Very true, but it does mean that people who are not violating a rule should have equal access to air their opinions.


I'm trying to think of a situation in real life where that might apply...............

Let's say you're meeting your friends in a restaurant. You enjoy their company, you enjoy talking to them. You can all voice your opinions.

Now, if there's a nutty preacher guy, who wants to air his opinion that the end is near, and your group doesn't invite him to sit at your table - are you violating his right of free speech?

After all, he has an unpopular opinion... but he's not violating any rules.

What do you think?


Well, remember that I'm only talking about posts that don't violate the TOS or rules of good behavior.

Here's my scenario. You live in a country which has majority rule, and free elections, but the majority has passed laws stating that certain unpopular ideas may not be stated or written publicly. The difference here, is that minority opinions may be stated, but will be moved further and further off stage, simply because they are minority opinions.
Brandon9000
 
  1  
Reply Mon 1 Sep, 2008 09:59 am
@Rockhead,
Rockhead wrote:

You want a "forced" audience. Lock the doors and make them see me?

All new threads hit the forum equally. If you want a topic to live, make it interesting.

If that were all that there was to it, I wouldn't mind, but the problem in this case is that posts will be hustled off stage, not because they're boring, but because they contain minority views.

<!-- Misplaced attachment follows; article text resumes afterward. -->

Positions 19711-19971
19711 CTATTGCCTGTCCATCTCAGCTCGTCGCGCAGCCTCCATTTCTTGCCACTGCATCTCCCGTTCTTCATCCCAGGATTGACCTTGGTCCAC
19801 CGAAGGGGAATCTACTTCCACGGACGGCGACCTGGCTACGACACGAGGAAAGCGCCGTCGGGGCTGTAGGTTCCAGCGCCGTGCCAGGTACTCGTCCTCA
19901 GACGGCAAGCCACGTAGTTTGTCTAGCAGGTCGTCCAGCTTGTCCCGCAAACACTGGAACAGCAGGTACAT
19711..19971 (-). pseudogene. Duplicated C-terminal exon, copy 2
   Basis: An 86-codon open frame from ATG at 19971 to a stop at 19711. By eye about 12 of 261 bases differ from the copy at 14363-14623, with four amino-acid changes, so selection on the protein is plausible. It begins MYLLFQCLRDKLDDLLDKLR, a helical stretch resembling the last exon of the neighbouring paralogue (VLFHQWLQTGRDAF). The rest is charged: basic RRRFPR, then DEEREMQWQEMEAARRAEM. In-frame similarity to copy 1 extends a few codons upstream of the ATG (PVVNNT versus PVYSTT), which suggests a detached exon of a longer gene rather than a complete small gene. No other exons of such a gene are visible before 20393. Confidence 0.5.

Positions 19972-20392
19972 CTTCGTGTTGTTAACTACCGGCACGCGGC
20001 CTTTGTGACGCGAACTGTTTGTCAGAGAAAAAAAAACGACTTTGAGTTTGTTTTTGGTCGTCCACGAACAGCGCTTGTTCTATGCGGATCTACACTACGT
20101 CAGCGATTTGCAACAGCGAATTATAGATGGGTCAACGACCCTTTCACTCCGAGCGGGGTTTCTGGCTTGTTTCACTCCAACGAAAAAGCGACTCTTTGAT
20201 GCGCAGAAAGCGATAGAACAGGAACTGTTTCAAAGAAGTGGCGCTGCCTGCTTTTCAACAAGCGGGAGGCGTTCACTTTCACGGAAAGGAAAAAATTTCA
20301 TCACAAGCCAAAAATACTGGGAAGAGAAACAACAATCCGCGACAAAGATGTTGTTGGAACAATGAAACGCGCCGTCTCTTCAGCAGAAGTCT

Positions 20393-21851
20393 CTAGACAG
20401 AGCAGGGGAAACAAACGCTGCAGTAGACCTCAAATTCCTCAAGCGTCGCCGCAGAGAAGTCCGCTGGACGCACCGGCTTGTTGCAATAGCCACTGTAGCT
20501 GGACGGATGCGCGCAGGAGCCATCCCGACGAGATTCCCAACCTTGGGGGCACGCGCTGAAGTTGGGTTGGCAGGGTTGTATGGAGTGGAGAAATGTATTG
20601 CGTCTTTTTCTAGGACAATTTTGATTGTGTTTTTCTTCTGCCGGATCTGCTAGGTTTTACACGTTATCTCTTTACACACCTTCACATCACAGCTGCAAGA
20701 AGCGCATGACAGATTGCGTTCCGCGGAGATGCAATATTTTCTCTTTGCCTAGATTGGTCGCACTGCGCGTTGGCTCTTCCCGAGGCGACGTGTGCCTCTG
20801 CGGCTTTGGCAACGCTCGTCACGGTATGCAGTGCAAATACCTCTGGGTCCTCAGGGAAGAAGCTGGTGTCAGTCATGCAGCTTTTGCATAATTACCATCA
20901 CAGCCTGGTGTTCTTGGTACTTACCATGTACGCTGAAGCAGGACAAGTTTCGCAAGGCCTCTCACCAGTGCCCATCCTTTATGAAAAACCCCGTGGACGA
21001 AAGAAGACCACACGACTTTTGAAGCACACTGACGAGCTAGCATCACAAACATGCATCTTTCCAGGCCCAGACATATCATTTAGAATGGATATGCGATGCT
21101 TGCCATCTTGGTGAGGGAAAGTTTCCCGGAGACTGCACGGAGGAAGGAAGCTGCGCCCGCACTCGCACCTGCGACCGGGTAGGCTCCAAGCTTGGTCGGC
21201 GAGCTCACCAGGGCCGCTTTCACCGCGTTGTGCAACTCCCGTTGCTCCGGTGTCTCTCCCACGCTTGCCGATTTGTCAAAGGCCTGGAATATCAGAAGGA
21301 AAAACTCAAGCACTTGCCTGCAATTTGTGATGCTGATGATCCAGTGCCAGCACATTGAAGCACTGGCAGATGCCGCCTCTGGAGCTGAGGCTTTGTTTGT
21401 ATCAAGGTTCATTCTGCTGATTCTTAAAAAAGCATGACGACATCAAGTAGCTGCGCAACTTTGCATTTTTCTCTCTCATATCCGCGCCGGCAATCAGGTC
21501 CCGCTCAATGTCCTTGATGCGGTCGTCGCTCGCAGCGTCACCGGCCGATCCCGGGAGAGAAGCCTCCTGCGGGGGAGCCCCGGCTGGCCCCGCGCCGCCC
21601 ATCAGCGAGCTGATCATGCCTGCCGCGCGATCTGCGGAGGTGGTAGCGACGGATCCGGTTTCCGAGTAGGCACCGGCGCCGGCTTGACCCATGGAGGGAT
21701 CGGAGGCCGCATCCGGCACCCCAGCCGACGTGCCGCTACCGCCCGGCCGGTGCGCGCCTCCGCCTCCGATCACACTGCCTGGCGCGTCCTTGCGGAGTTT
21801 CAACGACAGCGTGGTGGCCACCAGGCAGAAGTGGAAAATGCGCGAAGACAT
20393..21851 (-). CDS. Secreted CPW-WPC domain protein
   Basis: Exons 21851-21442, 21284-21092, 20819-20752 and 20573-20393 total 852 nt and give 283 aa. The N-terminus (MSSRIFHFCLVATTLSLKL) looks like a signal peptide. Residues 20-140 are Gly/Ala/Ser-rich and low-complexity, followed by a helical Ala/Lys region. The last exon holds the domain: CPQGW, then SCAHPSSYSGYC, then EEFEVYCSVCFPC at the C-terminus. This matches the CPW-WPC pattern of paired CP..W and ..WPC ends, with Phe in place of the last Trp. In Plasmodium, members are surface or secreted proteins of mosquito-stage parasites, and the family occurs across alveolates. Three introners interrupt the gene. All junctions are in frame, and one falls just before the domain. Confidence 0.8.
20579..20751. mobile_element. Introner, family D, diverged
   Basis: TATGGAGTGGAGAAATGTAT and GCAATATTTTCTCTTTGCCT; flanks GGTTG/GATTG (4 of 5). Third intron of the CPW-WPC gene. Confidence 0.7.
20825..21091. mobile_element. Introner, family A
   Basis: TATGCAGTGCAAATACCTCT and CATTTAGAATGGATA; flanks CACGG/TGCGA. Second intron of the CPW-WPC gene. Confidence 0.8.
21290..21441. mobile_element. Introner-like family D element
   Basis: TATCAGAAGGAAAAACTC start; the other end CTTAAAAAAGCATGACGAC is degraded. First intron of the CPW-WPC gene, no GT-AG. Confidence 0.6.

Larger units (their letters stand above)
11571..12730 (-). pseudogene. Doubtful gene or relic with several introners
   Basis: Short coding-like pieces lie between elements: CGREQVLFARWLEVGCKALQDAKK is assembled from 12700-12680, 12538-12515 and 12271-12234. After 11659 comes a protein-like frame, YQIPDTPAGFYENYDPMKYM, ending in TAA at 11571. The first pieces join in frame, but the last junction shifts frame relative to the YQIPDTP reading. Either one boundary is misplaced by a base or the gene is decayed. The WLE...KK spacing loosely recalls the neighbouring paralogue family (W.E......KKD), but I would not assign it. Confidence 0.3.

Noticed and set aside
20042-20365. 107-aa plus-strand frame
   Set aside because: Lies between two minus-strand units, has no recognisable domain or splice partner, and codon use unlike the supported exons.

0 Replies
 
Robert Gentel
 
  4  
Reply Mon 1 Sep, 2008 10:00 am
@Brandon9000,
Yet another person who doesn't know what free speech is.
old europe
 
  4  
Reply Mon 1 Sep, 2008 10:01 am
@Brandon9000,
Brandon9000 wrote:
Well, remember that I'm only talking about posts that don't violate the TOS or rules of good behavior.


The "rules of good behavior"? Where can I read up on those?

Brandon9000 wrote:
Here's my scenario. You live in a country which has majority rule, and free elections, but the majority has passed laws stating that certain unpopular ideas may not be stated or written publicly. The difference here, is that minority opinions may be stated, but will be moved further and further off stage.


That doesn't seem to be a very specific scenario. How are those minority opinions "moved further and further off stage"? Simply by virtue of nobody listening to them? Or are they being censored?
edgarblythe
 
  4  
Reply Mon 1 Sep, 2008 10:02 am
I don't know how to answer this one. I would think most of us would vote down a troll (their own definition used), but I'm not sure they would vote down a person simply because they disagree with them. For the most part. It's still new. Who knows the final result so early into it?
Brandon9000
 
  1  
Reply Mon 1 Sep, 2008 10:04 am
@old europe,
old europe wrote:

Brandon9000 wrote:
Well, remember that I'm only talking about posts that don't violate the TOS or rules of good behavior.


The "rules of good behavior"? Where can I read up on those?

You know, the ones your mother taught you?

old europe wrote:

Brandon9000 wrote:
Here's my scenario. You live in a country which has majority rule, and free elections, but the majority has passed laws stating that certain unpopular ideas may not be stated or written publicly. The difference here, is that minority opinions may be stated, but will be moved further and further off stage.